Nobel Laureate and Professor Milton Friedman, at age 94, succumbed to heart failure on Nov. 16. While the man is gone, those of us who hold personal liberty as society's highest end will always remember his steadfast support of the principles of personal liberty.
Professor Friedman, above all, was an economist's economist. During his professional life, his research on statistical techniques, consumption behavior and monetary theory became part and parcel of today's accepted wisdom among economists. His research on monetary theory and the role of money in an economy has provided central banks worldwide with the knowledge, whether they use it or not, for monetary stability.
Professor Friedman will surely be remembered for these intellectual contributions, but what he'll be remembered for the most is his steadfast support for personal liberty. In 1947, he joined with Friedrich Hayek and 40 other free-market academics, mostly economists of international distinction, to form the Mont Pelerin Society. The Society's founding purpose was to reduce the academic isolation among liberty-oriented scholars at a time when socialism was seen as the wave of the future.
The Mont Pelerin Society now boasts more than 500 members worldwide, eight of whom have been Nobel Laureates. I'm proud to be a member.
Friedman's first big step into public policy issues, as an indefatigable defender of personal liberty, came in his 1962 book "Capitalism and Freedom." In it he argued that educational vouchers were the solution to poor education; free markets make racial discrimination more costly; government regulations are the primary sources for harmful monopolies; and Social Security is an unfair and unsustainable system. At the time these weren't popular ideas, even seen as heresy, but today they are much more widely accepted.
In 1980, Professor Friedman co-authored "Free to Choose" with his wife, Rose Friedman, which was written as a follow-up to his 10-part PBS series with the same name. Among the topics discussed: The Great Depression was not a failure of capitalism, as so often claimed, but a failure of government, mainly the Federal Reserve Bank and the U.S. Congress; our welfare system creates permanent wards of the state; and we should decriminalize drugs by treating abuse as a medical problem.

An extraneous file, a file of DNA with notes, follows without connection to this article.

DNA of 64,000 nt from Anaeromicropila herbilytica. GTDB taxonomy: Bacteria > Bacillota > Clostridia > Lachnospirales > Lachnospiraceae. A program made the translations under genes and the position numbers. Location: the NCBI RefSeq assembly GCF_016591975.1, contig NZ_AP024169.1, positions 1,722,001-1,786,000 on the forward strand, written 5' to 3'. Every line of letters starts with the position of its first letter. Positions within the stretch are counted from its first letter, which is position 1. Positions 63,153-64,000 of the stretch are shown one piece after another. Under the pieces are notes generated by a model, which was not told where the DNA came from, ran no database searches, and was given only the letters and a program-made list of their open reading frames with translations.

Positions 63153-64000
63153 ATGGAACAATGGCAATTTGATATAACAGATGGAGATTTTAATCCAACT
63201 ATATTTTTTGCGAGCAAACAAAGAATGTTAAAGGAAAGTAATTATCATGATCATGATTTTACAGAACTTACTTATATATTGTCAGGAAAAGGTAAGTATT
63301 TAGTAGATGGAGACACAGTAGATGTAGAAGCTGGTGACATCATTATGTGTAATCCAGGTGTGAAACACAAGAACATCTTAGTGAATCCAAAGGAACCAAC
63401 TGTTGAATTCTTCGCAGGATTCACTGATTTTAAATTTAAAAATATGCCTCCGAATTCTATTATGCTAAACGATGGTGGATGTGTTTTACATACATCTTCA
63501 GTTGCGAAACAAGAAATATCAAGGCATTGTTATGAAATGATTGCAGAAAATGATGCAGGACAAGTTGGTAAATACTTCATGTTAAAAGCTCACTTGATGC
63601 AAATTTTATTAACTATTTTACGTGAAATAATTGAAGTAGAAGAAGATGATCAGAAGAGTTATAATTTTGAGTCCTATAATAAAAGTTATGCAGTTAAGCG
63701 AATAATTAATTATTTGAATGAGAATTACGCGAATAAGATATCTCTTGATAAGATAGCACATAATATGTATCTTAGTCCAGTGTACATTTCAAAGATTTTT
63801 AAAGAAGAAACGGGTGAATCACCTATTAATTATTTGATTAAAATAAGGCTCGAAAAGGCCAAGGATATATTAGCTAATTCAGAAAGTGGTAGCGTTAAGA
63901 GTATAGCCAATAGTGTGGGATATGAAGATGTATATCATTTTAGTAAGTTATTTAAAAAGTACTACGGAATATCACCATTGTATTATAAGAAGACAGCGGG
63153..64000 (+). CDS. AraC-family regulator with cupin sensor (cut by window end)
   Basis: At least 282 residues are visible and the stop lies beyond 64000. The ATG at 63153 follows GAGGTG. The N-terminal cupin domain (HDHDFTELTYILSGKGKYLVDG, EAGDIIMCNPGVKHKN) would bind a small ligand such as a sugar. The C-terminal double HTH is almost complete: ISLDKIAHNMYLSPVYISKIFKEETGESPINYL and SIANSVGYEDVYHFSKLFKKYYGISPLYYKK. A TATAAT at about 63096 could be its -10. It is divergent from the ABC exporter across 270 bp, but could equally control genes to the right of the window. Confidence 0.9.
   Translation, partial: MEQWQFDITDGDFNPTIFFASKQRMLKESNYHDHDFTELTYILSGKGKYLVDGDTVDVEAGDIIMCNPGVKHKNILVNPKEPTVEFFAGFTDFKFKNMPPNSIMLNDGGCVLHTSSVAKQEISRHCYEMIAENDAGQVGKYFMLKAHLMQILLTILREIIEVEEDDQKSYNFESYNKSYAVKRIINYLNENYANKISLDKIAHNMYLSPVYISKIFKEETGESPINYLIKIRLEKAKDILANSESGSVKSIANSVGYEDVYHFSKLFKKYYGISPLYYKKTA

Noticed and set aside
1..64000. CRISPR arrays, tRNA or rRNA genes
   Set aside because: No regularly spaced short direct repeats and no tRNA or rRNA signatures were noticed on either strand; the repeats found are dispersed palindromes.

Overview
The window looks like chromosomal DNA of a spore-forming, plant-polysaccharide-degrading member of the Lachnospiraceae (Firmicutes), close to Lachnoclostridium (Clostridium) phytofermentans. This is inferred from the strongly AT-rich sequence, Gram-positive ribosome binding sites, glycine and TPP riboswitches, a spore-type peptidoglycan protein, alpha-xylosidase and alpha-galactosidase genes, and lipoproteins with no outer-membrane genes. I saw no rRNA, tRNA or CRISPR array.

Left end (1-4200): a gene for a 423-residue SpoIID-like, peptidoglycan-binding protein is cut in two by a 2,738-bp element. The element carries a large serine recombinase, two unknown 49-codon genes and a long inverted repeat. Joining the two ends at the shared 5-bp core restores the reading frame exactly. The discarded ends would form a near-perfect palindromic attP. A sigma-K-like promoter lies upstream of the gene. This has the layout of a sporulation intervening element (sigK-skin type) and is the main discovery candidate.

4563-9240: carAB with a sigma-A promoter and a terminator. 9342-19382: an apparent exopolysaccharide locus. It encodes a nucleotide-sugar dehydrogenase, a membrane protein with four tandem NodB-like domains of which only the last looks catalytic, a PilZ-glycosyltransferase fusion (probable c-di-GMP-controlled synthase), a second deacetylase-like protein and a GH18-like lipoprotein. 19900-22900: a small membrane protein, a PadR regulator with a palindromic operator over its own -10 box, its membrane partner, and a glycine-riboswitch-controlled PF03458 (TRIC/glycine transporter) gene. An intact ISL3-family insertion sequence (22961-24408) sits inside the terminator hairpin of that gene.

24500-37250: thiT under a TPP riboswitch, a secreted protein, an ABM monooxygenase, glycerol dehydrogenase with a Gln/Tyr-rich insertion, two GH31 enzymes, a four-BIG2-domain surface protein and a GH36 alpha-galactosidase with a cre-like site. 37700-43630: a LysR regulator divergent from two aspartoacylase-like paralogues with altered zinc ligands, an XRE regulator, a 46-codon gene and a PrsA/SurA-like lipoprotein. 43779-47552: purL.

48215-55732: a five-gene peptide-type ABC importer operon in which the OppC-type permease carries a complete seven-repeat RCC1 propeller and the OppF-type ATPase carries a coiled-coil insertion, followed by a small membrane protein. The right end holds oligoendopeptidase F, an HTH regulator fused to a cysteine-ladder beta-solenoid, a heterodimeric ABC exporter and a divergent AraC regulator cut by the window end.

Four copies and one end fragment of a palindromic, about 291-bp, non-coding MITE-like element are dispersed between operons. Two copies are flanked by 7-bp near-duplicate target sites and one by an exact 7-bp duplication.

Friedman made a major intellectual contribution to the formation of a voluntary army. In testimony before President Nixon's commission on eliminating the draft, General William Westmoreland said he did not want to command an army of mercenaries. Mr. Friedman interrupted, "General, would you rather command an army of slaves?" Gen. Westmoreland replied, "I don't like to hear our patriotic draftees referred to as slaves." Mr. Friedman then retorted, "I don't like to hear our patriotic volunteers referred to as mercenaries. If they are mercenaries, then I, sir, am a mercenary professor, and you, sir, are a mercenary general; we are served by mercenary physicians, we use a mercenary lawyer, and we get our meat from a mercenary butcher."
Whether one agreed or disagreed with Professor Friedman, they found him to be a friendly, witty and tolerant person. My first encounter with him occurred during the mid-1960s while I was a graduate student at UCLA and he was a visiting lecturer. I've since forgotten my statement to him during a lecture, but I recall he had patiently replied, "Walter, you don't really mean that," and proceeded to show me why.
During my guest-hosting stints on the Rush Limbaugh show, Professor Friedman was a guest on several occasions. His responses to caller questions demonstrated the real teacher in him -- the ability to explain complex phenomena in a way that ordinary people can readily understand.
In terms of his scholarly output and worldwide contributions to ideas on liberty, Professor Milton Friedman was the 20th century's greatest economist.